• Request to Exit (RTE) - A signal that informs the controller that someone has requested to exit from a secure area.
  • REX - An acronym for Request to Exit. See Request to Exit.
  • Read Only Memory (ROM) - Nonvolatile memory whose contents are programmed into the ROM when the ROM is made, and therefore cannot be altered. ROM is typically used to store programs and fixed data sets.
  • Real Time Command - A command that is executed immediately, with no time delay.
  • RFID - See Radio Frequency Identification.
  • ROM - See Read Only Memory.
  • RS-232 - A serial communication protocol used for connecting data terminal devices. RS-232 is the most commonly used communication protocol.
  • RS-485 - A serial communication protocol used for multi-drop communication applications. It is used for higher speed and longer distance communications.
  • RTE - See Request to Exit.
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S

  • Secure Area - A designated area in which access into and out of is controlled and can be monitored.
  • Secure Door - A door in which access through is controlled and can be monitored.
  • Shielding - Providing electrical isolation for a circuit, component, or wire by enclosing or isolating the circuit, component, or wire with a metal enclosure, plate, or foil that blocks any interfering electrical field.
  • Short Circuit - An unintentional connection that provides a low resistance path between two points in a circuit or between a point in a circuit and ground. A Short Circuit can drastically affect the operation of a circuit. If excessive current flow results from the Short Circuit, a device may be damaged or ruined.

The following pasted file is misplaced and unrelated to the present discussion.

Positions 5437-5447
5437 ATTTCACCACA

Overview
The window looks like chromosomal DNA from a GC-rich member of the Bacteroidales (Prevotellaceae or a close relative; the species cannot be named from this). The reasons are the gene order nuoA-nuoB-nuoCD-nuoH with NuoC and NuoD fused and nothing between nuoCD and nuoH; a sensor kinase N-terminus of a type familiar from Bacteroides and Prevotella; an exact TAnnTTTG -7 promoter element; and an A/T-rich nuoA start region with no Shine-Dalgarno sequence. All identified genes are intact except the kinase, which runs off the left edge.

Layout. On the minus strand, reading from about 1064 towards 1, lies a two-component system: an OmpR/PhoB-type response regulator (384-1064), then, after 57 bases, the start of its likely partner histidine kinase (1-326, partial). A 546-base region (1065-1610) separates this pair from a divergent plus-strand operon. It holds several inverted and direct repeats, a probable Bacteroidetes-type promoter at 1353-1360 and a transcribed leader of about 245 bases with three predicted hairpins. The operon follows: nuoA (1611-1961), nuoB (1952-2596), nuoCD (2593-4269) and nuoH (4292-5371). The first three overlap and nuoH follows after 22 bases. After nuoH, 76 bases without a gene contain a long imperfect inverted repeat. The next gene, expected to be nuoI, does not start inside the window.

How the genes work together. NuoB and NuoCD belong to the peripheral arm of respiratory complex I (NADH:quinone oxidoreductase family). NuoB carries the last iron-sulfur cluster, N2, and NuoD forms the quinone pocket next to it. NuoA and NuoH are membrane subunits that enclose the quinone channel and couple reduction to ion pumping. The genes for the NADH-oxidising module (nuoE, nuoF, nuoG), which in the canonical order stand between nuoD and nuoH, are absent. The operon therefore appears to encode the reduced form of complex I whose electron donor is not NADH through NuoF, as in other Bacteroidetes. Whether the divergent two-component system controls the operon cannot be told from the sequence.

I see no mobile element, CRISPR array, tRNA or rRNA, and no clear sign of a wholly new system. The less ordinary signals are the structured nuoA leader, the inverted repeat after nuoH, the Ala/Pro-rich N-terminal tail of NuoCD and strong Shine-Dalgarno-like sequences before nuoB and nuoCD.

• Shunt - 1) Deliberately shorting a portion of an electric circuit. 2) A device for shorting an electric circuit. See Short Circuit.
  • Signature Verification - A biometric identification method using a person's signature characteristics (writing speed, pen pressure, shape of loops, etc.) to identify that person.
  • Spike - A voltage peak of high amplitude and short duration. See Transients.
  • Smart Card - An identification card or access control card with a built-in integrated circuit chip. This gives the card microprocessor memory and intelligence to use for storing data. Also Known As - Chip-In-Card.
  • Suppression - The addition of a device to an electrical circuit that minimizes or prevents transients from affecting the proper operation of that circuit.
  • Switch - A device used to either connect or interrupt an electronic circuit.
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T

  • Tailgating - 1) More than one individual entering a secure area using one access card. 2) Following an authorized person into a secure area. Also Known As - Piggybacking. See Anti Passback.
  • Telephone Entry - An access control system that allows users outside a secure area to use a telephone to contact someone inside the secure area and request access.
  • Timezone - A specified period of time in which access is allowed. A variety of timezones may be defined to accommodate the access needs of a variety of people.
  • Touchpad - See Keypad.
  • Transients - Electrical surges or spikes conducted through power or data lines. Transients are typically generated as electrical devices are turned on or off. See: Suppression.
  • Transorb - An electrical suppression device. See: Suppression.
  • Turnstile - An entryway that uses a mechanical device to restrict entry to one person at a time.
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U

  • UL - The UL label on a product signifies that the product has met the Underwriters Laboratories requirements and that the product manufacturer is authorized to use the UL symbol on their products.
  • Upload - Sending information from a peripheral device to the host computer in an access control system.
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V

  • Verification - Identifying an individual based on some type of provided information. Verification may be done using by methods such as access cards, biometric information, PIN, etc.
  • Voice Recognition System - An access control system that verifies a person's identity by comparing previously stored voice recordings key words or phrases with the same key words or phrases spoken at the time access is requested.
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X

  • - no descriptions -
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Y

  • - no descriptions -
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Z

  • - no descriptions -